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J. Warren
J. Warren, Lawyer
Category: Real Estate Law
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Experience:  Experience in residential real estate and commercial leases.
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I was divorced in 2009, I was awarded the house, which I am

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I was divorced in 2009, I was awarded the house, which I am still paying for. The loan on the house was only in my ex's name, but we are in Texas (community state). He passed away in June and had remarried. The mortgage company wants a copy of his will. I have a Deed of Trust to Secure Assumption and Special Warranty Deed with Encumbrance for Owelty of Partition. When the new wife probated his will I don't think she listed this house as a debt. What will happen? Will they go after his estate for payment or make me sell?
Hello! My name is XXXXX XXXXX I look forward to helping and providing you information today.

Sorry you are dealing with this situation. In theory, yes the bank if it did not approve the assumption has the authority to file a claim against the estate. However, the reality is payments have been made and lenders are not in a hurry to get their hands on more real estate given the abundance of foreclosures.

Most likely the lender will attempt to work out a refinance with you or ratify the assumption of the mortgage pursuant to the divorce decree and let you wraparound the mortgage (assume the mortgage). Bear in mind this is a possibility and is not a given.

Another possibility is the lender invokes the due on sale clause provided for in the loan documents. If this is the case, the balance will be accelerated and called due. In this event, refinancing the house is an option and the lender is likely to work that out as well.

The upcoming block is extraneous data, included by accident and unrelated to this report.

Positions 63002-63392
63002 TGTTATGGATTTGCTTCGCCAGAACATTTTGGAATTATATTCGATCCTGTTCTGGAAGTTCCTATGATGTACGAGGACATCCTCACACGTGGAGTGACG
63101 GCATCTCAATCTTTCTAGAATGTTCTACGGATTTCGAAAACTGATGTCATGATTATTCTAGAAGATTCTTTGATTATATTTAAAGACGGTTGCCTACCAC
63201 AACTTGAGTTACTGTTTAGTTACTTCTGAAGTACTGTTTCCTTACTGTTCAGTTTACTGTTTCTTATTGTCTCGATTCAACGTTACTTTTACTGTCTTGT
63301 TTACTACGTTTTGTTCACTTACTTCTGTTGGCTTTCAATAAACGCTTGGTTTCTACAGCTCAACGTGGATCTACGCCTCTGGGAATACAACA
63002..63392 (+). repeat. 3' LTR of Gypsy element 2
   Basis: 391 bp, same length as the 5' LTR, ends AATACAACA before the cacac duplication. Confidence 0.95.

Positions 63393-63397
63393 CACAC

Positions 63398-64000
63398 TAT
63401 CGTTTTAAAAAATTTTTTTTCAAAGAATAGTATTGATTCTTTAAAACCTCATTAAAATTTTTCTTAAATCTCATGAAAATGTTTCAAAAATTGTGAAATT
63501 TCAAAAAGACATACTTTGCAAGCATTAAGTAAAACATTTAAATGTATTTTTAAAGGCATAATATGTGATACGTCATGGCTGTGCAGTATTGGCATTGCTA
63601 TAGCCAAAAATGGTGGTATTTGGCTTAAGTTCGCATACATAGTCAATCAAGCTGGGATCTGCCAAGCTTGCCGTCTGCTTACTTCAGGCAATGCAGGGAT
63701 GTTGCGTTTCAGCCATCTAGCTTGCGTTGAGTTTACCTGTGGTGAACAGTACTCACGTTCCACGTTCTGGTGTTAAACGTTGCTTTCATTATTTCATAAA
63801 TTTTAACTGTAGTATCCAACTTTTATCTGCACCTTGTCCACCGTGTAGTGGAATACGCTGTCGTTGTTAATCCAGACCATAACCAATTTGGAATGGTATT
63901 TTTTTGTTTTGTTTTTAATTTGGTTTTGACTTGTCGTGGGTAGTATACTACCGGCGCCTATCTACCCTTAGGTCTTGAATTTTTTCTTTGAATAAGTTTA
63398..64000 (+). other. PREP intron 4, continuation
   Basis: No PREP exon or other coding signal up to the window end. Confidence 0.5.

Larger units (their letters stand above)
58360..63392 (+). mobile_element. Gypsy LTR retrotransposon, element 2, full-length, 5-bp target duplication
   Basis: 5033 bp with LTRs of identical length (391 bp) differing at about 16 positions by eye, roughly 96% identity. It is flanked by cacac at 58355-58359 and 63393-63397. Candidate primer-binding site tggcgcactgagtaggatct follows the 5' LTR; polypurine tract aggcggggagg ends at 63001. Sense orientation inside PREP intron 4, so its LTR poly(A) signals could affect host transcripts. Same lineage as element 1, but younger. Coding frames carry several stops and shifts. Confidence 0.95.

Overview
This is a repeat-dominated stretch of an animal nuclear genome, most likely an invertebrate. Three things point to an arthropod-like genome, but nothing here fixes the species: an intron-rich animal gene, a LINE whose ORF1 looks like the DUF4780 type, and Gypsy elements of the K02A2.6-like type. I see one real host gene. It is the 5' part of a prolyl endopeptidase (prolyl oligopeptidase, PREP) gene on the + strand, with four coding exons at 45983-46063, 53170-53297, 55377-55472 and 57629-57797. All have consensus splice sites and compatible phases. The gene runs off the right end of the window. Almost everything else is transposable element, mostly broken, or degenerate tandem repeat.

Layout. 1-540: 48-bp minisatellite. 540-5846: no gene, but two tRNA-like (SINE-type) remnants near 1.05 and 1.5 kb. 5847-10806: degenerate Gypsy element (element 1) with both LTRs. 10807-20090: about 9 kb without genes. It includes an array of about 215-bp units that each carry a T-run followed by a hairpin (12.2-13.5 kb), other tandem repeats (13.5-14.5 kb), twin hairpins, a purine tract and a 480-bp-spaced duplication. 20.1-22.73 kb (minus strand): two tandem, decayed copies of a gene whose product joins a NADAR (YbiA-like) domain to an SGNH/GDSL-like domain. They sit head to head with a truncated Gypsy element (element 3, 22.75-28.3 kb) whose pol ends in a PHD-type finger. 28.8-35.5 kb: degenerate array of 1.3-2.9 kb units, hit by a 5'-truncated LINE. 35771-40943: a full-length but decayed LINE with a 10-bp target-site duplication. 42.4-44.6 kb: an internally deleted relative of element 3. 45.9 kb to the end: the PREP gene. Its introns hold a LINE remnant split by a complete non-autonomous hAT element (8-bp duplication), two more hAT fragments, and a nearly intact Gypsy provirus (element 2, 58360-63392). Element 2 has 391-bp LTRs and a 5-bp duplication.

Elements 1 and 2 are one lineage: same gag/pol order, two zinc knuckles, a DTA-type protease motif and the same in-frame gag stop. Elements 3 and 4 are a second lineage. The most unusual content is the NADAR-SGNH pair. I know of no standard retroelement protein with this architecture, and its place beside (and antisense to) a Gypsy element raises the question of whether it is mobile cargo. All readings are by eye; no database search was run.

Hope this helps.

All my best & encouragement.

Please note that you are asked to rate my courtesy and professionalism, and not whether the answer supports your legal position. If for any reason you feel that a 2 or 1 rating is appropriate, please first give me the opportunity to address your concerns.

All states have intricacies in their laws and any information given is simply information only and specifically is not intended to be, nor does it constitute, legal advice. This communication does not establish an attorney-client relationship with you.

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Customer: replied 3 years ago.

Why would the bank not go after his estate for repayment?


Thank you for the follow up question. My understanding is the loan remained in his name after the divorce and you, while transferring the title of the property to you and having an owelty lien in place did not transfer the loan into your name. Therefore, the lender may consider themselves a creditor of his estate because the original loan obligation between the bank and him was not cutoff by the divorce or subsequent deed transfer and recording. An existing contract is not terminated by a third party agreement; in the case a divorce decree.

However, as I stated, the risk is low the bank will do this as the payments have been made and they stand to make more money by either continuing the loan or working a refinance out with what has proved to be a responsible house owner and debtor.

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